• Getting feedback on tasks and how students felt during the task should always be included.
  • Continuous assessment allows positive aspects of a student’s performance to be assessed and rewarded including their contribution to the group.

The Language of EI

The most difficult task for any teacher in teaching the language of emotions is in persuading the learners to vocalise and discuss their feelings directly, since we all have a tendency to over-complicate how we feel and/or blame another person.

A frightened passenger in a car is more likely to say ‘You’re driving a bit too fast, aren’t you?’ (meaning please slow down) or ‘You’re driving like a maniac’ (blaming the driver) rather than ‘I’m scared’.   The teacher of emotional aspects and terms however, has the advantage of being able to encourage learners to use the simple language of emotions before they have the range of language to complicate matters.

The language itself consists mainly of a few main verbs, a variety of adjectives, and the use of modals, but is best seen in terms of functions:

Function Language
Label feelings I feel / I am angry / impatient / bitter / frightened
Take responsibility for feelings I feel jealous / hurt / left out
Empathise I understand / accept / realise
Suggest I / you could / might
State wants and needs I / you need / would like / want to
Be positive I’d feel better if

There is also certain language to be avoided, mainly to do with the functions of giving commands and strong advice (I/you should), obligation (I/you must) and blaming (you’re insensitive, you’re making me jealous).

Classroom activities
Language practice materials designed for the global market are often criticised for being too general, not relevant to individual learning groups and seemingly unnatural.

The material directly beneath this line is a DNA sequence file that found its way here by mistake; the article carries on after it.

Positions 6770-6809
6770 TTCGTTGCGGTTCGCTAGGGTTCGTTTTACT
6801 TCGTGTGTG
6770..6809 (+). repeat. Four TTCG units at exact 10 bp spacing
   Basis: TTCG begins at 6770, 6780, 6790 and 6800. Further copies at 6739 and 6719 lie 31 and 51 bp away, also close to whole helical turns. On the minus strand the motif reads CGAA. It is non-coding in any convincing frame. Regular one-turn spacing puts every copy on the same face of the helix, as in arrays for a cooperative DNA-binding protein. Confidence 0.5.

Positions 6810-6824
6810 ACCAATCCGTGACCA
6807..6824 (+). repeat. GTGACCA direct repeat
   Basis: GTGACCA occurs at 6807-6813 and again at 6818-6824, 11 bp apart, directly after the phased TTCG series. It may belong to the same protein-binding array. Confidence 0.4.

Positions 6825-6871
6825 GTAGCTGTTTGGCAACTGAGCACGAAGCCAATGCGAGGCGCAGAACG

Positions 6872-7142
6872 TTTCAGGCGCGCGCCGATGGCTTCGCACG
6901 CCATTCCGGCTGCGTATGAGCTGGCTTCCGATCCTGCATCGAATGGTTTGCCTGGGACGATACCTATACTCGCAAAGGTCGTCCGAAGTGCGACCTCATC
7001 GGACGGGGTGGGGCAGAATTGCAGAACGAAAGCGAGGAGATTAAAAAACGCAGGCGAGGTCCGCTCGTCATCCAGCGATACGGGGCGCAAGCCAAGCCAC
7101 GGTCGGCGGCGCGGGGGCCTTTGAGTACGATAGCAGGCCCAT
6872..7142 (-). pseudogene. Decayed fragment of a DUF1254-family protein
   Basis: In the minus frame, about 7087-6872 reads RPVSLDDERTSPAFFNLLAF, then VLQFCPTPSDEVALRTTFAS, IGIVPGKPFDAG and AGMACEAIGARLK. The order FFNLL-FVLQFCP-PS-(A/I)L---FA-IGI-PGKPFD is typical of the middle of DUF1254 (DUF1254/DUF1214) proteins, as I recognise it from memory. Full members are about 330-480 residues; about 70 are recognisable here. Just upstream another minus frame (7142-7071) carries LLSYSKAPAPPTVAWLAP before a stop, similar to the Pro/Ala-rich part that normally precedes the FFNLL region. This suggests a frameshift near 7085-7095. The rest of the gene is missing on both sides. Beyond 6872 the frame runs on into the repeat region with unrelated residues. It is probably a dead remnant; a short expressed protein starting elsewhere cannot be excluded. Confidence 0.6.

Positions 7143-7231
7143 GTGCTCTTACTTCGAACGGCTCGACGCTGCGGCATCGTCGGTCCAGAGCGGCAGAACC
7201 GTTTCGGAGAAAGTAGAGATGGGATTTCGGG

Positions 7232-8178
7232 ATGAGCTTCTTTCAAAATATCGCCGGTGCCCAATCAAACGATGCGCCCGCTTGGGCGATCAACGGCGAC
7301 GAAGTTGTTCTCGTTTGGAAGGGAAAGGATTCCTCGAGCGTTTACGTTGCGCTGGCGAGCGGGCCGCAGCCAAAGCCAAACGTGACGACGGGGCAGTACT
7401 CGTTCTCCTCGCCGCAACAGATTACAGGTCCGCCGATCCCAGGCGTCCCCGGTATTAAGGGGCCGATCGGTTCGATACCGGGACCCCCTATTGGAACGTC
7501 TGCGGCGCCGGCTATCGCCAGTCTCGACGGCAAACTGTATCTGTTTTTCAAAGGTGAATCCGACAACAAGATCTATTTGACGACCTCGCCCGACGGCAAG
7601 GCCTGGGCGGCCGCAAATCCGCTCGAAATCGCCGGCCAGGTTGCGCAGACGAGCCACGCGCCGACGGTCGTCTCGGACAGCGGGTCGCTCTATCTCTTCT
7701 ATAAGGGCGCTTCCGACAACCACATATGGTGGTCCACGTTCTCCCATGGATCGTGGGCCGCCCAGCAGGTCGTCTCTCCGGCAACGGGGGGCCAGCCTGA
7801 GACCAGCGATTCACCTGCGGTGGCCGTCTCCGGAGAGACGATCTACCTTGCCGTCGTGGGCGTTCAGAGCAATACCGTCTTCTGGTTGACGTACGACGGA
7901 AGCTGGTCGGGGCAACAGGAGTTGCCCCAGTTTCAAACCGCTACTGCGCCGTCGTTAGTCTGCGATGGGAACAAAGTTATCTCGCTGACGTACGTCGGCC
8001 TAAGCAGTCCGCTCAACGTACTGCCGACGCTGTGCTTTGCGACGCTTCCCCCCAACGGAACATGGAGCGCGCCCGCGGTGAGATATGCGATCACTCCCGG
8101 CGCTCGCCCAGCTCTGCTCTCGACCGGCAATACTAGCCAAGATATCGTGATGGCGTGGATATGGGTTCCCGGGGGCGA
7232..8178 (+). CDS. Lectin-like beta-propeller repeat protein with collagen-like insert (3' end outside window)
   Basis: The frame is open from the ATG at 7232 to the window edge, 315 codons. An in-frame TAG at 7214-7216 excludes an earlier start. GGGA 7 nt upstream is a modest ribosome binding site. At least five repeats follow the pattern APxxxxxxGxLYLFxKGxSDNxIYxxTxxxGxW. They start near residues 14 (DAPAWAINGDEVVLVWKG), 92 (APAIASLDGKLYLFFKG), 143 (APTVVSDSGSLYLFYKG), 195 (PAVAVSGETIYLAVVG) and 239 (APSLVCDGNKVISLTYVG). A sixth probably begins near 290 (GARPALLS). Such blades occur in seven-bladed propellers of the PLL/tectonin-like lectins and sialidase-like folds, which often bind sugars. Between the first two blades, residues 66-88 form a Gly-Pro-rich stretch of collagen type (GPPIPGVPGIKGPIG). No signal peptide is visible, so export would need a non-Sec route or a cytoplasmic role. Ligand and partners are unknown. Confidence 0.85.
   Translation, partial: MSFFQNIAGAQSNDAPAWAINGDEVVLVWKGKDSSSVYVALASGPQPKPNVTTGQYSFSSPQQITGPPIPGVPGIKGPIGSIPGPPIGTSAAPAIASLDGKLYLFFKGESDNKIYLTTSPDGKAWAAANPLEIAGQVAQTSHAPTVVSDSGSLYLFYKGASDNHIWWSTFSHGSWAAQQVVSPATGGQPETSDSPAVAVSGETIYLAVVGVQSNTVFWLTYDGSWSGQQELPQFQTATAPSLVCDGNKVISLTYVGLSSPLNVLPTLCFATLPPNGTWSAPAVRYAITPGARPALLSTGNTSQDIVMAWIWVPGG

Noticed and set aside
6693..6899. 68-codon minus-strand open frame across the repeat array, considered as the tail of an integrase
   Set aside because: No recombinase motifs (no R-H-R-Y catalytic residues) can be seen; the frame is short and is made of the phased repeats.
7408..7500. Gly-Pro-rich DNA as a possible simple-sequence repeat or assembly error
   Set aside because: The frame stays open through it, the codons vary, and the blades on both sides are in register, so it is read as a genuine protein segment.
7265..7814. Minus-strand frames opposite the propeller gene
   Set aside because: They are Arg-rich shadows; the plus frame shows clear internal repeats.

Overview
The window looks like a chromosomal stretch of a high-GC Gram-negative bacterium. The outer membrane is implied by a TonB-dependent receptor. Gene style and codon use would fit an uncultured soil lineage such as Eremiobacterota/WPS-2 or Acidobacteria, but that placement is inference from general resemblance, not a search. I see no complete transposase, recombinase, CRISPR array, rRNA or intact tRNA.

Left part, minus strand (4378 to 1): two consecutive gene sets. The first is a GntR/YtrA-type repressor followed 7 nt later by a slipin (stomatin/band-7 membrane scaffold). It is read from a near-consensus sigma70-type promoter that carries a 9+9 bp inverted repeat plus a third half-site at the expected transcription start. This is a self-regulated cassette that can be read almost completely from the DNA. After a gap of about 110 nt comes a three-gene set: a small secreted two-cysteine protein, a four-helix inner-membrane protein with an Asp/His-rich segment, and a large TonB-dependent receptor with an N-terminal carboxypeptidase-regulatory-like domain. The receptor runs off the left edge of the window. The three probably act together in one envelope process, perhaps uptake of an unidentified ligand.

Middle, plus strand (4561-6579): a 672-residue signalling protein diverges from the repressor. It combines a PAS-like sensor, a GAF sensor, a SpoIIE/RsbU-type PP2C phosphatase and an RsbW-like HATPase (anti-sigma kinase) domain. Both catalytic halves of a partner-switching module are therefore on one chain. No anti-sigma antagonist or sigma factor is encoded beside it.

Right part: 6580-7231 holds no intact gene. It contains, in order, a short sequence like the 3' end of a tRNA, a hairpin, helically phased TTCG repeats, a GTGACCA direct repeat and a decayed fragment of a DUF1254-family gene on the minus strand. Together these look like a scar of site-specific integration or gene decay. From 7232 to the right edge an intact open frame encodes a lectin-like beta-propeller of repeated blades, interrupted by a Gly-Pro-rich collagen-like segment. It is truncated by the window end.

Teachers are encouraged to adapt materials to suit local needs.

EI development requires that teachers also adapt materials to enable learners to find out about each other’s interests, habits, preferences and characters, both to stimulate discussion and also to strengthen intra-group relationships.

Some standard activities already encourage learners to reveal something about themselves (If I found a wallet in the street I’d …), but many are impersonal or ‘closed’, in that follow-up questions are not required, or tend to produce unnatural responses.

Good examples are the kind of questions often used to practise frequency adverbs.

Questions such as ‘How often do you watch television, play football with your friends, play computer games or, go shopping?’ are unlikely to produce responses which are revealing, unpredictable or interesting enough to follow up.

How often do you…. very often often sometimes rarely never
laugh
get angry
argue with your parents
make mistakes
forget things
change your mind
really enjoy yourself

The questions listed in the above table require responses that say something about the speaker and provide opportunities for further questions and for the teacher to feed in some extra useful language.

In this case, students fill in the table before asking and answering questions, allowing time to think of ‘real’ responses and recall actual incidents from their own lives.

‘Personalised grammar’ promotes meaningful interaction.

Conclusion
Developing EI and good communicative language teaching should go hand in hand.  However the group dynamics necessary for meaningful interaction in the classroom do not occur automatically, but need to be manufactured and fostered through techniques that build confidence, create positive classroom atmospheres and encourage co-operation.

Personalised language practice is affective in that it encourages learners to talk about themselves and their feelings while making use of the language relevant, interesting and therefore memorable.

Further reading
Antidote (an organisation devoted to emotional literacy) http://www.antidote.org.uk/
Goleman, D. Emotional Intelligence. Bantam 1995
Goleman, D. Working with Emotional Intelligence. Bantam 2000
Lynn, A. The Emotional Intelligence Activity Book. AMACOM 2001
Schilling, D. 50 Activities for Teaching Emotional Intelligence. Innerchoice 1999

Written by Michael Boase, CEO and Consultant Educator Developer, Lambda Mi Education and Development, UK. www.lambda-mi.com